Diabetes. Several studies have found vitamin B6 supplementation to improve glucose tolerance (18,19)
Premenstrual syndrome. This syndrome affects some 40% of women 2–3 days before their menstrual flow. It involves tension of the breasts, pain in the lumbar region, thirst, headache, nervous irritability, pelvic congestion, peripheral oedema, and, usually, nausea and vomiting. Premenstrual syndrome has been reported to respond to vitamin B6, presumably by affecting levels of the neurotransmitters, serotonin and γ-aminobutyric acid (GABA), that control depression, pain perception, and anxiety. Women experiencing premenstrual symptoms appear to have circulating B6 levels comparable to unaffected women; nevertheless, high doses of the vitamin have been found to alleviate at least some symptoms in many cases. A review of randomized clinical trials concluded that vitamin B6 is likely to be of benefit in treating these symptoms (20).
Morning sickness. A randomized clinical trial showed that the use of B6 (25 mg every 8 hours for 3 days) significantly reduced vomiting and nausea in pregnant women. However, there is no evidence that women who experience nausea and vomiting in pregnancy are of abnormal vitamin B6 status.
It has been suggested that in Alzheimer’s disease, mitochondrial cytochrome oxidase (complex IV) may be reduced and this has been observed in certain genetically confirmed states. A small study demonstrated considerable effectiveness of mitochondrial activation therapy using CoQ10, iron and vitamin B6 (21)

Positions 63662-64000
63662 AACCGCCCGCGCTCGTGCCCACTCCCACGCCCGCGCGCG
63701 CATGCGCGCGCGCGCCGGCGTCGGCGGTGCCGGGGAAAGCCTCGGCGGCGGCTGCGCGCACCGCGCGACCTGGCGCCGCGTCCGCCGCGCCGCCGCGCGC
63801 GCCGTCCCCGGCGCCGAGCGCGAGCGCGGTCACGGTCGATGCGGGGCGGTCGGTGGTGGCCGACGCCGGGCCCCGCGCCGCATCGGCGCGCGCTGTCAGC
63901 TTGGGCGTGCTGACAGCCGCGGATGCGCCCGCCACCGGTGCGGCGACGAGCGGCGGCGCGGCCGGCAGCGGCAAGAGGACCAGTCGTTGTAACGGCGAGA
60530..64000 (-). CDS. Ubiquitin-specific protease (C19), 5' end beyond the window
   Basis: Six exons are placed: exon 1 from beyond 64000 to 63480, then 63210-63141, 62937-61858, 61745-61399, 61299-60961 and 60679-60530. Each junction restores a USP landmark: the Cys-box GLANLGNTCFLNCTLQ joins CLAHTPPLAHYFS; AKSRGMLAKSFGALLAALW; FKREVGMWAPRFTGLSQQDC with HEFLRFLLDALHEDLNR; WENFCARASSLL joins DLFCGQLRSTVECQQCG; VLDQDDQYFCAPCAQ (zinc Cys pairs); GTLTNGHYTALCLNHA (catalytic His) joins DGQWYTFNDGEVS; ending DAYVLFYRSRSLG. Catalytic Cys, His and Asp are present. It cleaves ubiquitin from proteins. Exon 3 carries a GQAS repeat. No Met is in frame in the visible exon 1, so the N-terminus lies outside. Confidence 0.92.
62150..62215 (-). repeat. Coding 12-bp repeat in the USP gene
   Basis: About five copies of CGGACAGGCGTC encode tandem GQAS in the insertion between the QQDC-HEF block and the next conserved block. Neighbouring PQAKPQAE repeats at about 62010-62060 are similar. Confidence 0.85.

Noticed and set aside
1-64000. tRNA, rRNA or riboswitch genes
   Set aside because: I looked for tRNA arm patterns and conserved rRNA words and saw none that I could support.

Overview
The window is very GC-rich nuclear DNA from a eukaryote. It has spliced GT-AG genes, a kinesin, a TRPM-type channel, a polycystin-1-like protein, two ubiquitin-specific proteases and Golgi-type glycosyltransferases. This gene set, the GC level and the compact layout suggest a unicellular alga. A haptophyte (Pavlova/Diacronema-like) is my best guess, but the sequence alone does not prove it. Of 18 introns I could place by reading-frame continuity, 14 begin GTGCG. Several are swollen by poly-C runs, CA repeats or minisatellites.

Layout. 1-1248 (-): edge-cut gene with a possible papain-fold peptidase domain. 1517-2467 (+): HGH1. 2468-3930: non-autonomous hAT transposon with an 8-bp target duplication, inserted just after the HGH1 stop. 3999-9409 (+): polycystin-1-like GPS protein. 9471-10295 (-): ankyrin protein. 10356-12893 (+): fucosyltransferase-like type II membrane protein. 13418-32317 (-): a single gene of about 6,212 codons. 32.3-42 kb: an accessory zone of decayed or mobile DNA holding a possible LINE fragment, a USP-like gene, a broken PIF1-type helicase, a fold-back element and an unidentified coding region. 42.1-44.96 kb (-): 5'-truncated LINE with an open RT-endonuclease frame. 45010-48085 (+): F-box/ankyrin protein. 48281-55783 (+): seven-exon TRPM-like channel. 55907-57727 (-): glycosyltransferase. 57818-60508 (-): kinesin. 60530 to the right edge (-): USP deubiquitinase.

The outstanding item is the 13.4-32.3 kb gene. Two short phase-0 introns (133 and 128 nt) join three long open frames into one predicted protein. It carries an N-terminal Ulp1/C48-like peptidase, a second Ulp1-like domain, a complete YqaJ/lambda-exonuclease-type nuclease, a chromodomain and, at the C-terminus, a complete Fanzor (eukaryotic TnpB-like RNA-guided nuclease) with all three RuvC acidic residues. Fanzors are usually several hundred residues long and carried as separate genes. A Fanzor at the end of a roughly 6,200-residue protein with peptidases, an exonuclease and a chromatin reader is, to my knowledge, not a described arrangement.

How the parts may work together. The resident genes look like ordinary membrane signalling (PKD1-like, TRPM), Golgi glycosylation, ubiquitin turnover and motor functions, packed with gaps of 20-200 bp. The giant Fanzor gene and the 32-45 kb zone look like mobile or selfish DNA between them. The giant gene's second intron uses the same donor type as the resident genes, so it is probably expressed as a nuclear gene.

Vitamin B6 compounds have been shown to act as competitive inhibitors toward the oxidation of catechol derivatives and the catecholamine neurotransmitter dopamine by copper complexes that may reflect the conditions under oxidative stress in Alzheimer’s disease (22)
In a population of patients with mild to moderate AD in Taiwan, a multivitamin supplement containing vitamins B6 and B12 and folic acid for 26 weeks decreased homocysteine concentrations. (23)
In doses of 10–25 mg, vitamin B6 increases the conversion of l-dopa to dopamine which, unlike its precursor, is unable to cross the blood–brain barrier. The vitamin can thus interfere with l-dopa in the management of Parkinson’s disease; it should not be administered to individuals taking l-dopa without the concomitant administration of a decarboxylase inhibitor.
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Keywords-pyridoxine, diabetes, premenstrual syndrome, morning sickness, cardiovascular disease, immunity, anaemia, asthma, pregnancy, carpal tunnel syndrome. Alzheimer’s disease, parkinson’s disease